There are a variety of apps if you are imaging, Sharpcap 2.9 is free and has a polar alignment routine, PHD2 (also free) has no less than 3 and none of these 4 agree with each other, which makes one wonder how exact a science Polar Alignment is?

Thanks. Based on what I've experienced I think I must have just done a bad job of lining the scope up in the daylight, and then when I realized I had the wrong star, found it hard to recover because at that point it was much darker.

It'll help me to rotate/calibrate my guide camera to make sure I know which way is which in terms of changing alt/az. 

Definitely agree on the definition changing - I've seen that PHD2 is very reliable if I use polar drift alignment one the same star more than once, but can vary a lot if I choose a start on the other side of the FOV of the guide scope image.

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6 hours ago, Avocette said:

There is ambiguity in the way you show the PHD2 results. 55” normally means arc seconds not arc minutes. I generally aim to be less than 30” from the NCP which I usually achieve in two iterations and fine adjustments from my guidescope and camera through a PA routine. Your visual adjustments made via the polarscope all seem excellent to me. There are arguments that some (small) offset from the NCP can help with dithering the target on the imaging sensor although this will not be random.

Sorry, brain fade late at night. I meant arc minutes.  The one time I got good PA I was about 10  arc minutes away and guiding was good. I've learnt the hard way that at guiding at 60 arc minutes isn't as good, but still not a complete loss. I had to be up early-ish this morning so didn't stay up too late last night, but I'll hopefully get my routine sorted after a few more light nights.

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Don’t forget that Polaris is about 0.65° or 39 (= 60 x 0.65) arc minutes from the North Celestial Pole so if you point a (collimated) polar scope centre on Polaris you are already no more than 39’ away from the NCP. So to find that you are 150’ away means Polaris would not probably not be visible in the polar scope.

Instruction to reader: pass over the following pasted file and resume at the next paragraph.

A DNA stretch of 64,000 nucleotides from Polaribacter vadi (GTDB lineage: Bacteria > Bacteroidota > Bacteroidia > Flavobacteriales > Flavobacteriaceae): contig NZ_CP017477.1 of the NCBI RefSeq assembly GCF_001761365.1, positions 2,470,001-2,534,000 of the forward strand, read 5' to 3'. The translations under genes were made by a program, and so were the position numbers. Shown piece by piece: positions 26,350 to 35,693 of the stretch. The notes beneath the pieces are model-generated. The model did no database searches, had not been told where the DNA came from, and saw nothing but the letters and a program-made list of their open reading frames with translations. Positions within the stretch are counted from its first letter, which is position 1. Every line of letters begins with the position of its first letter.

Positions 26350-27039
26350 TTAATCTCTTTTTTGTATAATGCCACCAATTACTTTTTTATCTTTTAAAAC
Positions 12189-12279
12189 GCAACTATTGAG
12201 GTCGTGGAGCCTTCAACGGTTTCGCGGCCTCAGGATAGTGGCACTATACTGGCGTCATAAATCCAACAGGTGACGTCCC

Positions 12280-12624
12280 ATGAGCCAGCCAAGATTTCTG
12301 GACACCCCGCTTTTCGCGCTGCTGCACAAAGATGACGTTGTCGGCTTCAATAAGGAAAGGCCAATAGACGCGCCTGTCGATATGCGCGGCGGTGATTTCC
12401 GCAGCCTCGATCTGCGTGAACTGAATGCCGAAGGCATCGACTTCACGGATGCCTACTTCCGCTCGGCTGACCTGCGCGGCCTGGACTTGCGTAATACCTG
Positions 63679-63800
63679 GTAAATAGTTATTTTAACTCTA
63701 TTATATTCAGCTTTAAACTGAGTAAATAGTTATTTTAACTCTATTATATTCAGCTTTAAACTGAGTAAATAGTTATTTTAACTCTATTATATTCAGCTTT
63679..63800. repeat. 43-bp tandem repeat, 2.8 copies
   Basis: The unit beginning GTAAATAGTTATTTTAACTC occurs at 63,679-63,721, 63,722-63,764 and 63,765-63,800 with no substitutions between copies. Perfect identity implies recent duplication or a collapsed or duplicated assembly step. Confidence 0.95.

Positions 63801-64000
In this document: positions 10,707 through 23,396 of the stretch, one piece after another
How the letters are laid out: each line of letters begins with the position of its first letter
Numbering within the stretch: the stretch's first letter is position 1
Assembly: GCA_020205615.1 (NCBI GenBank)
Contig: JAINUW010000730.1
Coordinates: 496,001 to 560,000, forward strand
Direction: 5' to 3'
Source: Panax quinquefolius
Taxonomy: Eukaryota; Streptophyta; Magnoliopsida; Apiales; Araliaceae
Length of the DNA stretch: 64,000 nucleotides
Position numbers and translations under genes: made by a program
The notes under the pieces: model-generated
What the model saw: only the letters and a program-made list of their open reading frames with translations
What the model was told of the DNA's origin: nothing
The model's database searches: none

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Check your polar scope for alignment as well, i discovered mine was miles out, it takes a bit of fiddling to sort but is fairly easy, there are loads of tutorials out there on how to do it.  I now use sharpcap (you need the pro version) and it takes a couple of minutes, before i used the pole star and polar scope just after sunset then have to wait till dark.

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27 minutes ago, Astrosharkey said:

Check your polar scope for alignment as well, i discovered mine was miles out, it takes a bit of fiddling to sort but is fairly easy, there are loads of tutorials out there on how to do it.  I now use sharpcap (you need the pro version) and it takes a couple of minutes, before i used the pole star and polar scope just after sunset then have to wait till dark.

Coincidence, but I used sharpcap for PA for the first time last night. Was really easy to get good PA and I won't go back to the other methods now. 

For whatever reason by the time I got to guiding (about an hour later, due to some other issues) PHD2 thought I was 50 arc minutes away, but I'll put that down to either the fact that I had the mount directly on softish grass, and/or I'd left one of the bolts too loose, or the fact that the fov on my guide cam only had one particularly dodgy guide star.

Hoping for good results tonight!